Seeking Sunlight in Santa Fe's Shadow: The SEC's Strategic Pursuit of Managerial Accountability
Donald C. Langevoort
Georgetown University Law Center
Forthcoming in Washington University Law Quarterly
Recent research in corporate governance points to the importance of transparency as a device for controlling agency costs, among other functions. That speaks to a long-standing issue in American securities regulation: whether there is (or should be) a conceptual separation between federal securities law and state corporation law on matters of managerial accountability, or whether the disclosure orientation of the federal law should be expansive enough to pursue accountability without undue concern with jurisdictional divisions. This paper explores the ways that the SEC confronts the apparent constraints on its ability to act aggressively in this area. It first revisits the law, showing that many of the restrictive holdings dealing with fiduciary responsibility under the securities law are really about the affirmative duty to disclose rather than any overarching federalism principle. Because the SEC has so much unused authority over duty to speak, this indicates that the doctrinal constraint is less than the rhetoric of some of the case law suggests. The paper then turns to other, more powerful, constraints: resources, remedies and human nature's resistance to the kinds of legal incentives often employed by the SEC. It ends with a look at the SEC's use of rhetoric and symbols in the face of the constraints on its ability to act in this sphere.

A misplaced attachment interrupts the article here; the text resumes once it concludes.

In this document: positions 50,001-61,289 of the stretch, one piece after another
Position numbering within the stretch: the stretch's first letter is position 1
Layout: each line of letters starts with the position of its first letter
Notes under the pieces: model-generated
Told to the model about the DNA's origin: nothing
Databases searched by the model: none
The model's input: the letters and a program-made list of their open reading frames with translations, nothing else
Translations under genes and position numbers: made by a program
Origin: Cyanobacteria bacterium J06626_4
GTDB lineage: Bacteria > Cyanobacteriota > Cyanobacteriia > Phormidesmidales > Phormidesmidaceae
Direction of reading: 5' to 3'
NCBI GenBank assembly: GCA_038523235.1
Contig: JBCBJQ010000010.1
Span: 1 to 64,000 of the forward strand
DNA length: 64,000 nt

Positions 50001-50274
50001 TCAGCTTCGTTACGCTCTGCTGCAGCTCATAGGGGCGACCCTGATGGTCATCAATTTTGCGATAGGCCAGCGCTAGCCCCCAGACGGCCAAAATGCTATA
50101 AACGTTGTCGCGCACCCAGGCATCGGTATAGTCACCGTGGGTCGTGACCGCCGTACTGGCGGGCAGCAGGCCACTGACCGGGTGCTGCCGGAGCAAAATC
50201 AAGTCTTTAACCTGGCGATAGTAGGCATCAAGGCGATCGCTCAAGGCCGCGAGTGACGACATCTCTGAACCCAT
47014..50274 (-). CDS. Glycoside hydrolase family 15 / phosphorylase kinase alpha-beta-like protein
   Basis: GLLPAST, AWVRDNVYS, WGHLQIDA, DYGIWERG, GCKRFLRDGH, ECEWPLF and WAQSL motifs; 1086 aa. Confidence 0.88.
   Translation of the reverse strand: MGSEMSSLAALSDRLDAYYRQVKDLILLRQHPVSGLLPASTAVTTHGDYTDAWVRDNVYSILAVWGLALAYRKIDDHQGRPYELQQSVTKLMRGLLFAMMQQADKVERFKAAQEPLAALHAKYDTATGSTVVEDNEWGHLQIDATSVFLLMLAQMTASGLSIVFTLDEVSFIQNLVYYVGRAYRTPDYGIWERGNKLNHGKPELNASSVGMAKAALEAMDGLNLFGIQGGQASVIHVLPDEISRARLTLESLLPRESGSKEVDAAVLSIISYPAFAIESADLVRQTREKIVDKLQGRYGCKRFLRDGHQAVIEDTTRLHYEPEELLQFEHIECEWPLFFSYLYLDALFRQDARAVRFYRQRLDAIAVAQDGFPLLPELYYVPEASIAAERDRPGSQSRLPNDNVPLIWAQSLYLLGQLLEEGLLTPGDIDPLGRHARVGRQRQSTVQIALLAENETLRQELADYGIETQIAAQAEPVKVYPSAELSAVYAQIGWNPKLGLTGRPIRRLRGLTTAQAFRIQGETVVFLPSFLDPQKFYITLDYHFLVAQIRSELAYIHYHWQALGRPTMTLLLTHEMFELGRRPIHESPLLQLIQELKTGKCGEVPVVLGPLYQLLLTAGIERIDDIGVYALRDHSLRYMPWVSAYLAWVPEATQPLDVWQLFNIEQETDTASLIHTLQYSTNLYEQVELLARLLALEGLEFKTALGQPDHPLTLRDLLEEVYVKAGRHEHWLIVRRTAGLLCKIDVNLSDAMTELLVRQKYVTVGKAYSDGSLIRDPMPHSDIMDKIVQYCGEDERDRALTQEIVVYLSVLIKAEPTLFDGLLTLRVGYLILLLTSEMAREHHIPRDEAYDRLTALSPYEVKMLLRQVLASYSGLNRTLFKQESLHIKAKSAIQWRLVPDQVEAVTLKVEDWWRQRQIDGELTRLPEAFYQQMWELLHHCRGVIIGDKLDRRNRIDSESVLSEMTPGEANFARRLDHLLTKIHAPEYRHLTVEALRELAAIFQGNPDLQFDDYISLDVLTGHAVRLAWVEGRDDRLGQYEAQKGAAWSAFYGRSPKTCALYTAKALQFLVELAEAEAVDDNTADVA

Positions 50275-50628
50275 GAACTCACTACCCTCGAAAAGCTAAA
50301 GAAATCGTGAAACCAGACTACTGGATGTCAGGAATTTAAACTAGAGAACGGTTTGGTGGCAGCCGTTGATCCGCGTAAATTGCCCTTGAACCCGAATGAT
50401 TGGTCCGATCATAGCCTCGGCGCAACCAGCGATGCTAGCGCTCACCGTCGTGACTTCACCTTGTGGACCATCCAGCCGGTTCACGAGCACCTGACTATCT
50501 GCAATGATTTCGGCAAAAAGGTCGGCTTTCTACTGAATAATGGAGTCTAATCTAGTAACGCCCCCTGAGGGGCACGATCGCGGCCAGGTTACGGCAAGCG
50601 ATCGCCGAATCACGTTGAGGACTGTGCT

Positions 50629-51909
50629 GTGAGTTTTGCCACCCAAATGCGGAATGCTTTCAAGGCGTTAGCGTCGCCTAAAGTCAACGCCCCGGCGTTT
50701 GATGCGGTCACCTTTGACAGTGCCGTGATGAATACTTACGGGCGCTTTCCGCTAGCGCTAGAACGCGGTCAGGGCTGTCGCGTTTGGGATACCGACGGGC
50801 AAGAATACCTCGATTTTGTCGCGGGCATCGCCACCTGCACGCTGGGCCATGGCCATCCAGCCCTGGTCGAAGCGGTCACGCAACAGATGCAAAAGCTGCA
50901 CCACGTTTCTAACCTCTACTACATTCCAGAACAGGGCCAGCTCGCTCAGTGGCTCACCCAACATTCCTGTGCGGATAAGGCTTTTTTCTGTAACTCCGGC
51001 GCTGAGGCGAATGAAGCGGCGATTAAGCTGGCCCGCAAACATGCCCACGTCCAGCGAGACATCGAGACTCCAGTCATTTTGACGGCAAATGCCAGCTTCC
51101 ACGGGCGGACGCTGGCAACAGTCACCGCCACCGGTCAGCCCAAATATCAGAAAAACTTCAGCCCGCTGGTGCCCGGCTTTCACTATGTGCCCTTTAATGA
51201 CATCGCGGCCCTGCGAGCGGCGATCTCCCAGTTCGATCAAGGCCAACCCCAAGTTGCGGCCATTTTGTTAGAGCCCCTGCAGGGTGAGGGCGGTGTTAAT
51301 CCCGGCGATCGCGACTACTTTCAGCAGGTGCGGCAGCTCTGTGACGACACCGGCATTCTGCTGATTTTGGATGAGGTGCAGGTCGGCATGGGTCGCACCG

Number of Pages in PDF File: 43Accepted Paper Series
Date posted: March 29, 2001
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